Evolution of the infographic

August 30th, 2018

Since they were first invented, infographics have been a favourite way of displaying data and enticing readers to view your content. They present content in a more engaging way than text alone and are fantastic for bloggers, journalists and other content creators.

What is an infographic

Infographics are a fun and quick way to learn about a topic without having to wade through a ton of text. There are loads of different styles for data visualisation, and all infographics look a little different, but the primary goal of them is to be quickly consumed and easily shared.

Image – Infographic by JBH – The Content Agency

Infographics through history

Many people don’t realise that infographics have been around a lot longer than social media. The first ever infographic is credited to Christoph Scheiner and was published in his book about the rotation of the sun in 1626.

The infographic was an illustration of Scheiner’s findings of the Sun’s rotation and was the first time that scientific data was presented in a visual way rather than just using the written word to regurgitate what had been discovered from observation.

Essentially, all an infographic is, is a data visualisation. People have been visualising data in a way to communicate their ideas for years more effectively. Here are some timeless examples:

Image – Periodic Table / Public Domain

Periodic Table

Dmitri Mendeleev’s periodic table is one of the most important data visualisations in history. It changed chemistry forever; showing not only the element but how they interact with one another.

Elements in the same column share characteristics, so even someone with little knowledge of chemistry can predict how individual elements in the table will behave based on a single experiment.

Image – London Tube Map 1908 / Public Domain

London Tube Map

In 1933, Harry Beck created the first map of the London Tube as we know it today. It is more of a diagram than a map as it is not geographically accurate like it was when it was first created.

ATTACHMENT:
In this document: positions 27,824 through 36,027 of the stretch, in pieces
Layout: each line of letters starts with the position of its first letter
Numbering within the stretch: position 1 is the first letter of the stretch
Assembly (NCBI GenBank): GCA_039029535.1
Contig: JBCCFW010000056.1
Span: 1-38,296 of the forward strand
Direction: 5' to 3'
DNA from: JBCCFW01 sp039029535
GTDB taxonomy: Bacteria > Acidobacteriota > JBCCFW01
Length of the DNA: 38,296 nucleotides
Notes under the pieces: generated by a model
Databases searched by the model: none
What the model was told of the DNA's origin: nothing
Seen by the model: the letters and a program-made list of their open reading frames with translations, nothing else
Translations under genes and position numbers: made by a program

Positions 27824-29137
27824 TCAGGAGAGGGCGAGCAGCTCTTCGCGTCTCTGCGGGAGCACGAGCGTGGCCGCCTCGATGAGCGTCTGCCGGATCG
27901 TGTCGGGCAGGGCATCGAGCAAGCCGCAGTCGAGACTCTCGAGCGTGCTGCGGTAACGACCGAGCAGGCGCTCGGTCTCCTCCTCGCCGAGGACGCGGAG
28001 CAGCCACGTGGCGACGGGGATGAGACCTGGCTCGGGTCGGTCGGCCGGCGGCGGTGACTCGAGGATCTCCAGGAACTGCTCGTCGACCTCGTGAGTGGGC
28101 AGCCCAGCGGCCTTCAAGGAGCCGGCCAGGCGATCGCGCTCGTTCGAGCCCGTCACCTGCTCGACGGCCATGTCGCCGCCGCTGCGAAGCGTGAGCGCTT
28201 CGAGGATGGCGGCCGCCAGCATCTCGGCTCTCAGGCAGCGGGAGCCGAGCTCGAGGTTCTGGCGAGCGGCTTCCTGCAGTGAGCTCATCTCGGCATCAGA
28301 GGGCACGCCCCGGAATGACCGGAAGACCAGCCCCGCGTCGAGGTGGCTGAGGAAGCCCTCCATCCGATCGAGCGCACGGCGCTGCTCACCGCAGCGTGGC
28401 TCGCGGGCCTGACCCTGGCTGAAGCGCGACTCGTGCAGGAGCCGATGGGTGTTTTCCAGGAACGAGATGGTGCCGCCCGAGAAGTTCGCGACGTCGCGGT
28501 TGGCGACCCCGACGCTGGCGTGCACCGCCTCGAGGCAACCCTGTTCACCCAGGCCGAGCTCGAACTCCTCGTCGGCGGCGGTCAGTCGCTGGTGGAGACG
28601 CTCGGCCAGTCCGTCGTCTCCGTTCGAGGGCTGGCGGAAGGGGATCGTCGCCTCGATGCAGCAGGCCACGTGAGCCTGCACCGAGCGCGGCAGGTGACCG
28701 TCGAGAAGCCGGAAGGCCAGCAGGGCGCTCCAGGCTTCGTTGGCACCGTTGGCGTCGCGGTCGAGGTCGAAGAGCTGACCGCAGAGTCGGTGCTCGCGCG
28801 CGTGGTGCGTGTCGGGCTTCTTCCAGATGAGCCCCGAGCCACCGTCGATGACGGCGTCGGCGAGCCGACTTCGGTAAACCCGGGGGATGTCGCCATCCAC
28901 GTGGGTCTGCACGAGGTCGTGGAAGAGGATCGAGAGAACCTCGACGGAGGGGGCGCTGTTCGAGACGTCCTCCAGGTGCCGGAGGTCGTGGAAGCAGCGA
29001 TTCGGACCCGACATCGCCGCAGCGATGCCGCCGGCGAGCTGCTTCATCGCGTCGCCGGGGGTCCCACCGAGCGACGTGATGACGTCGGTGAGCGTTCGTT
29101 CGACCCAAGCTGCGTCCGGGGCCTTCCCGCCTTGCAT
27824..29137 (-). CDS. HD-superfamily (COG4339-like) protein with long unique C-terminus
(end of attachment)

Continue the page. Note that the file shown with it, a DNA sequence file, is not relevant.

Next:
The original geographically accurate map (above) was a mess making it difficult for users of the tube to find their way around. Harry tidied up the map, using straight and diagonal lines and experimented with the distances between stations, making those on the outer reach seem much closer to Central London.

Initially, Harry did this as a personal endeavour due to his interest in London’s transportation, but he was eventually convinced to send it into the UERL (who operated the tubes). They bought the design off him for £10, and it set the foundation for the tube map we see today – whose design style has been used by new metro lines and subways across the world.

Image – Florence Nightingale / Public domain

Florence Nightingale

In addition to being a famous caretaker and the founder of modern nursing, Florence Nightingale was also a statistician.

When she headed home from her famous stint in the Crimean War, she presented the data she collected as an infographic and used it to lobby for better conditions and expanded roles for nurses successfully.

She recognised that for information to be useful it must be presented in a way that keeps the audience interested and in a way that they understand so she used graphs to represent her challenging to understand figures.

Florence’s infographic is an excellent example of how data can exact meaningful change and even save lives. Her infographic was a visual representation of deaths in the war from disease showing how poor sanitation was the main culprit of the high mortality rate in hospitals during the war. From her data changes were put in place that reduced mortality rates and the spread of disease in hospitals.